(This version of the September 26th story has been refiled to add dropped word "social" in paragraph 11)
BERLIN (Reuters) - Justice Minister Heiko Maas said on Monday the German government could take legal action against Facebook and other social media groups if they do not intensify their fight against illegal hate speech or Islamist "terror phantasies".
Maas said Facebook, Twitter and Google, a unit of Alphabet Inc, were removing illegal content from the Internet more frequently and quickly, but more work was needed.
He said the social media groups responded mostly to requests by government-funded organizations but did not take private complaints as seriously.
"Of the illegal content reported by users, Twitter deletes about 1 percent, YouTube just 10 percent, and Facebook about 46 percent," Maas said. Those rates were too low, he said.
Maas said he would decide on next steps after government study was completed in March, could not rule out legal measures. He did not elaborate.
"The situation has improved, but it's not nearly good enough," Maas said. "We have to keep up the pressure on the companies."
German political leaders and regulators say the world's largest social network, with 1.6 billion monthly users, has been slow to respond to hate speech and anti-immigrant messages.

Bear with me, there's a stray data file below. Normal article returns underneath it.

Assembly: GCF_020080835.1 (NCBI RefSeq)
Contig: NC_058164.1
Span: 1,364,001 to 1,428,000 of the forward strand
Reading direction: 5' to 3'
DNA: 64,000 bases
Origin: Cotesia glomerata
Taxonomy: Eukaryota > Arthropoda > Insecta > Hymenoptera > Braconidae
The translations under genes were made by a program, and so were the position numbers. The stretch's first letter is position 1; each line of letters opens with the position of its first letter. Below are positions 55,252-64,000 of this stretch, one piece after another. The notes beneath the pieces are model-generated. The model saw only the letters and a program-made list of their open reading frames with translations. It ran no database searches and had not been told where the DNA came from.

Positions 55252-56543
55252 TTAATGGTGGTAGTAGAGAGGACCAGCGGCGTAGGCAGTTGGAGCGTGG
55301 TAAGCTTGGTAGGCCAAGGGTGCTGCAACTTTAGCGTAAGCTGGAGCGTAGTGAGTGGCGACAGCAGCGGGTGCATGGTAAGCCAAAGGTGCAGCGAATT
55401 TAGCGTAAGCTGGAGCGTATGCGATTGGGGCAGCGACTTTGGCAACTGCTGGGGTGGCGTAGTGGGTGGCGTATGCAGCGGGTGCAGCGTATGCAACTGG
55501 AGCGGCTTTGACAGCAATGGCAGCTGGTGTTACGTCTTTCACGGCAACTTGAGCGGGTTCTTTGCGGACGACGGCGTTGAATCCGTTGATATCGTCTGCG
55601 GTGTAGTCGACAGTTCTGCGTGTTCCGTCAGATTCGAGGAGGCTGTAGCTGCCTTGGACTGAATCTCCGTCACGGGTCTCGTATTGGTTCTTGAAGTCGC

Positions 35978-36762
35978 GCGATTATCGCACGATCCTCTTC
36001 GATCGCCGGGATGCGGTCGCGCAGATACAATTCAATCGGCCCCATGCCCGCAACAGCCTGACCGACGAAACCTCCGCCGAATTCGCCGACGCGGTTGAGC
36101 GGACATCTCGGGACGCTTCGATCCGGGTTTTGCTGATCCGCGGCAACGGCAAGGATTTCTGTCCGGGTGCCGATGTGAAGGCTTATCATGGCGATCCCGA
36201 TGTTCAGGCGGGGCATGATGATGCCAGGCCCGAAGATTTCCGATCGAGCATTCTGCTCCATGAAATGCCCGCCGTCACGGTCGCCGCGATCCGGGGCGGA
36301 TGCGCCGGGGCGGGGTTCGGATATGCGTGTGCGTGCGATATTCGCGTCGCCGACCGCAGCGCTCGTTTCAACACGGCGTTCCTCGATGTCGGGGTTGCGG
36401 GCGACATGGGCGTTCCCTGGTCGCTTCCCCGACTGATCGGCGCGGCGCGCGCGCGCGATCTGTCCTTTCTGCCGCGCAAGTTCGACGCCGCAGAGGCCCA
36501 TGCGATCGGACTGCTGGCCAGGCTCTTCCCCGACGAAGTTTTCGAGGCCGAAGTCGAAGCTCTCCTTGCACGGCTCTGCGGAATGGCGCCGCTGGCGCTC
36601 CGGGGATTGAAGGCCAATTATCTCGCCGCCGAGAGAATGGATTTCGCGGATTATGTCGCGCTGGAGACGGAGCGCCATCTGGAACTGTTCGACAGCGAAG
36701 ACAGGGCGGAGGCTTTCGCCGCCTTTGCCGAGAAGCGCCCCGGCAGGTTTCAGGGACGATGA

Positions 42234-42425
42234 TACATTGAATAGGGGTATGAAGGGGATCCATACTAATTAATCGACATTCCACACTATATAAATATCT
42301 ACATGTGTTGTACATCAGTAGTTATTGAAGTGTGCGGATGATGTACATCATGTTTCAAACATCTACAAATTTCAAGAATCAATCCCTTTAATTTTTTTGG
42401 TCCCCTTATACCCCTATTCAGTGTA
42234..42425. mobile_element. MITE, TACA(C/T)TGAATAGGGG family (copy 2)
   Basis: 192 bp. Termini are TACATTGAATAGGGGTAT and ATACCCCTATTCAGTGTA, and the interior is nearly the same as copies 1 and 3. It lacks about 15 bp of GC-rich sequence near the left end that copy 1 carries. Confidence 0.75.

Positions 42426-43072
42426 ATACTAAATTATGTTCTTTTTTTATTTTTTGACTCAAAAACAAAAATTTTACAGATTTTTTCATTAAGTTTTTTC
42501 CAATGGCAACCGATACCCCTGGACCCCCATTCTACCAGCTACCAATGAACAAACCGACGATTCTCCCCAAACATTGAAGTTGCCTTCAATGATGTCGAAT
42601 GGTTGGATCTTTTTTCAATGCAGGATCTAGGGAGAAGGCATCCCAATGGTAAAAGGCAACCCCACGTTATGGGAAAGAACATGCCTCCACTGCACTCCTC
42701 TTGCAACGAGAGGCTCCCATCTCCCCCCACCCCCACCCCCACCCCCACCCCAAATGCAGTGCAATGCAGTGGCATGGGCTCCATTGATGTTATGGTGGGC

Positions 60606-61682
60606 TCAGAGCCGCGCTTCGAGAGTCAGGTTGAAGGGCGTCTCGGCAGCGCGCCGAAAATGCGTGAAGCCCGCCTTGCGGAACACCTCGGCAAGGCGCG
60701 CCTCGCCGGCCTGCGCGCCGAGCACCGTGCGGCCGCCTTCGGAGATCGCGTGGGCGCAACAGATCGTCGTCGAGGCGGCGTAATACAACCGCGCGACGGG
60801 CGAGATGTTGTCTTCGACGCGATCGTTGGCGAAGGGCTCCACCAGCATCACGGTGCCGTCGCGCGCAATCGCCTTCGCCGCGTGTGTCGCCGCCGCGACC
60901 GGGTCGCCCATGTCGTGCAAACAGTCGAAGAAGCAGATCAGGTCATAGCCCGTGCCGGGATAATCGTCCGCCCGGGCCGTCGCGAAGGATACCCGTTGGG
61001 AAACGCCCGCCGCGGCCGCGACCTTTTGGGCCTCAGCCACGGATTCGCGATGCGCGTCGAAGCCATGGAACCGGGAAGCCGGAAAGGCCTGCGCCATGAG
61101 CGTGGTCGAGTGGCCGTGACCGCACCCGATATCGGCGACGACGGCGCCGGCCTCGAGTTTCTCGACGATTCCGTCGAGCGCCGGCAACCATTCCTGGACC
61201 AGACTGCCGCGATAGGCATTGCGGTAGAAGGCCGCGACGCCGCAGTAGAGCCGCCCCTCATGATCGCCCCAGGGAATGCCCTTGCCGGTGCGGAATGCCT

European Union Commissioner Vera Jourova told the news conference with Maas that she was counting on voluntary steps by social media firms and preferred to avoid deadlines.
Konstantin von Notz, deputy leader of the Green party's parliamentary group, said the German government had ignored the problem for too long, and Maas' deadline only put off any real action for another six months.
"This problem is too important for our society. The chancellor should take the issue in hand herself. Her justice minister is clearly in over his head," he said in a statement.
Mathias Doepfner, who heads Germany's Axel Springer media group, told newspaper executives that social media organizations should be regulated like telecommunications firms, which are "not held responsible if people use their phone to talk about stupid or dangerous stuff".
"If these quasi-monopolistic technology platforms are also responsible for content, the consequences will be grave - for business and society," he said.
Facebook touched off a firestorm earlier this month when it deleted an iconic Vietnam War photo of a naked girl fleeing a napalm attack, saying it violated restrictions on nudity.
The company later reinstated the photograph after it received multiple complaints, including from Norwegian Prime Minister Erna Solberg, who accused Facebook of censorship and of editing history.
Reporting by Klaus Lauer, Hans-Edzard Busesmann and Andrea Shalal